Thanks davido. I guess the grep-evaluated block should look like:

      {$_ eq "" or "" =~ /$_/}

      (of course the actual logic in my script is different, as there are easier ways to do the above)
        I'm still not sure what you're trying to achieve here, cause your grep returns the PATTERNs which matched.

        Are those patterns simple words? If yes you could consider constructing an or-regex:

        DB<100> @patterns=qw#one two three# DB<101> $str="one two" DB<102> $re=join "|",@patterns DB<103> print $str =~ m/($re)/g onetwo


        just noticed there are still subtle differences:

        DB<106> $str="two one two" DB<107> print $str =~ m/($re)/g twoonetwo DB<108> print grep {$str=~/$_/} @patterns onetwo

        Cheers Rolf

        you also have to check for undef:

        DB<120> print scalar grep {"a"=~/$_/} ("a","",undef) 3

        Cheers Rolf

Re: grep trouble (OT)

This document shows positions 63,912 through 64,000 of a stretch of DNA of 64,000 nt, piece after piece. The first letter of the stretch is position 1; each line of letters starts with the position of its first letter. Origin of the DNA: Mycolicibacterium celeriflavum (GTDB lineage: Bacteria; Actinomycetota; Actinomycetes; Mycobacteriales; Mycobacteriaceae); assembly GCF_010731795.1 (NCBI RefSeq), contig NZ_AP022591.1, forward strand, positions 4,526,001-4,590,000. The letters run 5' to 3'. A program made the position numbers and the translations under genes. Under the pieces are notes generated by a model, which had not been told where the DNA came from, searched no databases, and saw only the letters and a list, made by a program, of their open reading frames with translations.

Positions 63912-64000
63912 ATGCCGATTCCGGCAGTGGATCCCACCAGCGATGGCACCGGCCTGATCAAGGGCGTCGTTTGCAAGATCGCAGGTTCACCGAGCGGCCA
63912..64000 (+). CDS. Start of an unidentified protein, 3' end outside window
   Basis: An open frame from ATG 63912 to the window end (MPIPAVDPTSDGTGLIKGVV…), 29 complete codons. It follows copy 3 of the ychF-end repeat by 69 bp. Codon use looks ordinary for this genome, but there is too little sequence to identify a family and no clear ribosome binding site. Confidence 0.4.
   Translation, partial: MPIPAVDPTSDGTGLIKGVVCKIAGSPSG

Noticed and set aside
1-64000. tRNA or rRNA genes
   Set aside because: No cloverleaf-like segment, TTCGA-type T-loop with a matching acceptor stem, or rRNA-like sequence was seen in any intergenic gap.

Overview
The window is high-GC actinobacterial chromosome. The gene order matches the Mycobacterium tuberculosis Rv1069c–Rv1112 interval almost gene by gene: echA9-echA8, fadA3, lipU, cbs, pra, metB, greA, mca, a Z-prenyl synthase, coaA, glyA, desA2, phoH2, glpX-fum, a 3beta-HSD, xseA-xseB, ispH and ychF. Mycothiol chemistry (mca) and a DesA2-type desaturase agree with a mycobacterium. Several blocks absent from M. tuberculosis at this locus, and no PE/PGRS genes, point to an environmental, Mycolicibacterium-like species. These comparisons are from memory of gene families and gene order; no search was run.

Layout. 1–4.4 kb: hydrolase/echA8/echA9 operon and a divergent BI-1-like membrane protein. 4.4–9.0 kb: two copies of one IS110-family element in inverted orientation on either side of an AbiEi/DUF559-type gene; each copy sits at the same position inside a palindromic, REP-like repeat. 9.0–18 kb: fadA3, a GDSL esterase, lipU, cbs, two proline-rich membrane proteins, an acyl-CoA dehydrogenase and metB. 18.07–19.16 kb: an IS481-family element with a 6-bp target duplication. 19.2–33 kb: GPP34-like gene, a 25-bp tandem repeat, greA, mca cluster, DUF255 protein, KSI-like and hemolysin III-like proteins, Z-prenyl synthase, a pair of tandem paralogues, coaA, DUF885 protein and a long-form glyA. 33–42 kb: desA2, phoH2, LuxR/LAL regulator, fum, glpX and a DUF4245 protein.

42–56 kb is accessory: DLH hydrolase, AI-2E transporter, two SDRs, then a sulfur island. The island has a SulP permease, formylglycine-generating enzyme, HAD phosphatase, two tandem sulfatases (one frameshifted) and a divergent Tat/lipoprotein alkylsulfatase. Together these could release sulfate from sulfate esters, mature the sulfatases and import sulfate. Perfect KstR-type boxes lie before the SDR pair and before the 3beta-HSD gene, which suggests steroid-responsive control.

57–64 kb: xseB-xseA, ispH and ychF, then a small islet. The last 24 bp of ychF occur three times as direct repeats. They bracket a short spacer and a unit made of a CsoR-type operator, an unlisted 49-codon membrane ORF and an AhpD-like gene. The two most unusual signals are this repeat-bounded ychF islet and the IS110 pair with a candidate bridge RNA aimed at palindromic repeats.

by Eliya (Vicar) on Apr 17, 2011 at 06:57 UTC
    And for the life of me can't figure out what's going on.

    Don't worry, you're not the only one who's been bitten by this silly feature (as pointed out by davido).

    Another "favorite" one of mine is this (see perlrun):

    "If the #! line does not contain the word "perl", the program named after the #! is executed instead of the Perl interpreter. (...)"


    Let's say you wanted to write a wrapper something like this

    #!/bin/sh eval 'PATH=/usr/local/bin:$PATH \ exec perl -x -S $0 "$@"' if 0; #!perl print "this is $^X, version $]\n";

    with the idea being that your preferred perl (/usr/local/bin/perl) is being used if found, or else some other (possibly older) one on the default PATH.  Also, you'd like people to be able to call the script via


    so they can directly use whatever perl they have in some non-default location.  Similarly, your Windows users should be allowed to simply say


    (which is why you've put the eval '...' if 0; around the shell code)

    The first part works fine, i.e. if you call the script via the shebang/shell wrapper, you'd get as expected